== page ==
Said another way, amateur hour should only last one hour, not 16 years.


Maine as Third World Country:

CMP Transmission Rate Skyrockets 19.6% Due to Wind Power


Click here to read how the Maine ratepayer has been sold down the river by the Angus King cabal.

Maine Center For Public Interest Reporting – Three Part Series: A CRITICAL LOOK AT MAINE’S WIND ACT


(excerpts) From Part 1 – On Maine’s Wind Law “Once the committee passed the wind energy bill on to the full House and Senate, lawmakers there didn’t even debate it. They passed it unanimously and with no discussion. House Majority Leader Hannah Pingree, a Democrat from North Haven, says legislators probably didn’t know how many turbines would be constructed in Maine if the law’s goals were met." . – Maine Center for Public Interest Reporting, August 2010 https://www.pinetreewatchdog.org/wind-power-bandwagon-hits-bumps-in-the-road-3/From Part 2 – On Wind and Oil Yet using wind energy doesn’t lower dependence on imported foreign oil. That’s because the majority of imported oil in Maine is used for heating and transportation. And switching our dependence from foreign oil to Maine-produced electricity isn’t likely to happen very soon, says Bartlett. “Right now, people can’t switch to electric cars and heating – if they did, we’d be in trouble.” So was one of the fundamental premises of the task force false, or at least misleading?" https://www.pinetreewatchdog.org/wind-swept-task-force-set-the-rules/From Part 3 – On Wind-Required New Transmission Lines Finally, the building of enormous, high-voltage transmission lines that the regional electricity system operator says are required to move substantial amounts of wind power to markets south of Maine was never even discussed by the task force – an omission that Mills said will come to haunt the state.“If you try to put 2,500 or 3,000 megawatts in northern or eastern Maine – oh, my god, try to build the transmission!” said Mills. “It’s not just the towers, it’s the lines – that’s when I begin to think that the goal is a little farfetched.” https://www.pinetreewatchdog.org/flaws-in-bill-like-skating-with-dull-skates/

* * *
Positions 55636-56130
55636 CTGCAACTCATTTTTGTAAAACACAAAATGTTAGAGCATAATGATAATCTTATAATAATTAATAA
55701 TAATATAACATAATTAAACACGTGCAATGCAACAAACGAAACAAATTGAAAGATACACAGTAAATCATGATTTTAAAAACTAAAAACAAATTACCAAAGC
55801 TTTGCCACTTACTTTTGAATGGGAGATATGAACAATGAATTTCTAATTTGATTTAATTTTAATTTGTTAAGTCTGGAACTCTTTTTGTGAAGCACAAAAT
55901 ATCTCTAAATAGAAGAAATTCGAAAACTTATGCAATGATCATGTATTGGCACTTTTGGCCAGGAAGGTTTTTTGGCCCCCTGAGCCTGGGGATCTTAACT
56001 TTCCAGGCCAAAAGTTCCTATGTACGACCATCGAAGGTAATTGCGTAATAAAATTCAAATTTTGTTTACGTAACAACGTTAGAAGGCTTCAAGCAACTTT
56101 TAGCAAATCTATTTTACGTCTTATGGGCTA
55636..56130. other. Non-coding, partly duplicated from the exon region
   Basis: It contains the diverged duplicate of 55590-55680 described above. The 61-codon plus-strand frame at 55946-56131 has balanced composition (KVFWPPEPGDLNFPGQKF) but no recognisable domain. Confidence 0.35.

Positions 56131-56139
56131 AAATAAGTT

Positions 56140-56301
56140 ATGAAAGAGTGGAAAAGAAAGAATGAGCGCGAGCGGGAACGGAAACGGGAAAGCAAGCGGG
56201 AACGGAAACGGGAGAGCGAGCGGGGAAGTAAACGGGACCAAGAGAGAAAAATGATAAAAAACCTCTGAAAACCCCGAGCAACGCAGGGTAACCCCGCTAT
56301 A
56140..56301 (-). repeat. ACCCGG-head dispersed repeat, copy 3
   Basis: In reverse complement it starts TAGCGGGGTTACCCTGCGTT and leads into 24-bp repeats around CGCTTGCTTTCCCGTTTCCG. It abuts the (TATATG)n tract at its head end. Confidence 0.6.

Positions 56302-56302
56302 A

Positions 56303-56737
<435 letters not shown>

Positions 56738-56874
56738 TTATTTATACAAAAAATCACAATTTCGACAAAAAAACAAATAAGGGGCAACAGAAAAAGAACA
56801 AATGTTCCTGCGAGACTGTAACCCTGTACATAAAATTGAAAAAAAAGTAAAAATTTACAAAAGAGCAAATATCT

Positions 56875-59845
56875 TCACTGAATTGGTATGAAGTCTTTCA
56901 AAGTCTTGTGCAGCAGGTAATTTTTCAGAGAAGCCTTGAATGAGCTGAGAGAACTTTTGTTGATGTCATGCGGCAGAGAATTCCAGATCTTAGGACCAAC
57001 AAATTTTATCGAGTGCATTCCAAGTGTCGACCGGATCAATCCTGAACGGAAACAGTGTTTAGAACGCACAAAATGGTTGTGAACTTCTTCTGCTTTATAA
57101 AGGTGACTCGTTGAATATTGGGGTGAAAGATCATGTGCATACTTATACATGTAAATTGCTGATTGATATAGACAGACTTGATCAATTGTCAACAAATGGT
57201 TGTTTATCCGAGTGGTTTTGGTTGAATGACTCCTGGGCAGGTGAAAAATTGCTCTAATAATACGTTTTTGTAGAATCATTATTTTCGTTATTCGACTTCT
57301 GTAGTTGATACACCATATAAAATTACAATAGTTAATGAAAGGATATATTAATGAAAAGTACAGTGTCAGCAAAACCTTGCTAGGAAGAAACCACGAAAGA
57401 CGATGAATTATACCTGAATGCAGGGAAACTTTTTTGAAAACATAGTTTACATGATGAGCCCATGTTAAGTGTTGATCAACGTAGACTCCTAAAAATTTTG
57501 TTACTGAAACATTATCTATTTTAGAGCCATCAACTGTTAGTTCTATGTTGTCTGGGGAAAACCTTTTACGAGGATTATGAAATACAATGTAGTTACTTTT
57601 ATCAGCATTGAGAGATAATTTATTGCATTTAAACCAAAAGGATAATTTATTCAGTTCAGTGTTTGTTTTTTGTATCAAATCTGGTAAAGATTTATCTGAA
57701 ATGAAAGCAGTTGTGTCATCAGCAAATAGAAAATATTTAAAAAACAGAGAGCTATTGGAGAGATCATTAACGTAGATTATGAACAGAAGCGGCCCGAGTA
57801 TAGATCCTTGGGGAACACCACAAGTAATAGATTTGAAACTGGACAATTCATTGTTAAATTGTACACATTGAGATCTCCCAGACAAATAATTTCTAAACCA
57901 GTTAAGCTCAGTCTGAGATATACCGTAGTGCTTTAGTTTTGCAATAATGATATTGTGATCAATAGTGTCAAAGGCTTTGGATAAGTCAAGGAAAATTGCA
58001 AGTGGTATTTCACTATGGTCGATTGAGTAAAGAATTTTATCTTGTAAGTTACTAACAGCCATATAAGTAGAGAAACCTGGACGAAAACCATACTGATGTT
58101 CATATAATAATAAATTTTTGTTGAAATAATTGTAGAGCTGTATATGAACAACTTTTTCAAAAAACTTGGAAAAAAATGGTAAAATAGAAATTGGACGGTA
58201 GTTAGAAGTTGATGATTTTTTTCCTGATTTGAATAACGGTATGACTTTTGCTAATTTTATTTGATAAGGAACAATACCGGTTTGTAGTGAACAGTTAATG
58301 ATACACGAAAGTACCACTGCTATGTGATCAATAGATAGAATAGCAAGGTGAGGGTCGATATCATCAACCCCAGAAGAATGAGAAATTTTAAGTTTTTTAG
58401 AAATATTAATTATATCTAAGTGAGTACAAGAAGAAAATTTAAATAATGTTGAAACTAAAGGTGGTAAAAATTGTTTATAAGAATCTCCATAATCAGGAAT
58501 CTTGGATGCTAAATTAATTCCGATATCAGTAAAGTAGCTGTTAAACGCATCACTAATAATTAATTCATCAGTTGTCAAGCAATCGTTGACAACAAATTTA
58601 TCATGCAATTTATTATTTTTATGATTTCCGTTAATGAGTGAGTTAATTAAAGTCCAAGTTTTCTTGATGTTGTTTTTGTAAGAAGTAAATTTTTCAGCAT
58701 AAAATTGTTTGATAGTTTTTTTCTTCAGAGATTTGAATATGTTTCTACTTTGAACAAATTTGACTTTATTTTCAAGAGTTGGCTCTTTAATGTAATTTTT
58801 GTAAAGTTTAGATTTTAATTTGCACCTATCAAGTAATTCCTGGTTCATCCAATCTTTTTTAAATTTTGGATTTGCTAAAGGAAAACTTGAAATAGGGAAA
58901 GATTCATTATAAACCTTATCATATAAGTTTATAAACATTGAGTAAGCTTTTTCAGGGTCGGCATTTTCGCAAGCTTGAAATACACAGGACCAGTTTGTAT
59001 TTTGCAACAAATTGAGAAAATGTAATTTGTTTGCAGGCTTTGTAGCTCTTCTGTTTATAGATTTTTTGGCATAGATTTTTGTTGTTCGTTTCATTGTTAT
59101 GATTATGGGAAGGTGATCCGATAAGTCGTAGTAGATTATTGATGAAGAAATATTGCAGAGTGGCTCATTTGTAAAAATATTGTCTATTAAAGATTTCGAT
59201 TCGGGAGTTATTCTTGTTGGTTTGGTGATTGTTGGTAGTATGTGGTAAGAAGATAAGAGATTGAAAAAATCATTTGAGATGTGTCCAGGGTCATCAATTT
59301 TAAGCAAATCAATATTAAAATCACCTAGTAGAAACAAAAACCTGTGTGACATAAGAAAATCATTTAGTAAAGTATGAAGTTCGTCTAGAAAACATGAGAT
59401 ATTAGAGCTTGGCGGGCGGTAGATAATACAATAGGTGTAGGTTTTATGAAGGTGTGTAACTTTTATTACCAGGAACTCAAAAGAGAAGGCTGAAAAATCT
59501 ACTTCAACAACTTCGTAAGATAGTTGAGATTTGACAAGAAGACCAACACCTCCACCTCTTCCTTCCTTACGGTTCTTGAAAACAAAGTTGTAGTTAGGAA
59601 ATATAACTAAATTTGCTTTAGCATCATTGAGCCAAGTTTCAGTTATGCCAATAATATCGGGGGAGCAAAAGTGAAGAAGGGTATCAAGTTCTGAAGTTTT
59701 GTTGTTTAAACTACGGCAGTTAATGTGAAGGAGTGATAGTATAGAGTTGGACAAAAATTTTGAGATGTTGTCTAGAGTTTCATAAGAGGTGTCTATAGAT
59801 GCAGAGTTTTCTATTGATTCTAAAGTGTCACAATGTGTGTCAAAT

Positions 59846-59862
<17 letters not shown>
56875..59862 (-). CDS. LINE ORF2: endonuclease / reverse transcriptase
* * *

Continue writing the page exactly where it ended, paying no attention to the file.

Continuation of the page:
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Hannah Pingree on the Maine expedited wind law

Hannah Pingree - Director of Maine's Office of Innovation and the Future

"Once the committee passed the wind energy bill on to the full House and Senate, lawmakers there didn’t even debate it. They passed it unanimously and with no discussion. House Majority Leader Hannah Pingree, a Democrat from North Haven, says legislators probably didn’t know how many turbines would be constructed in Maine."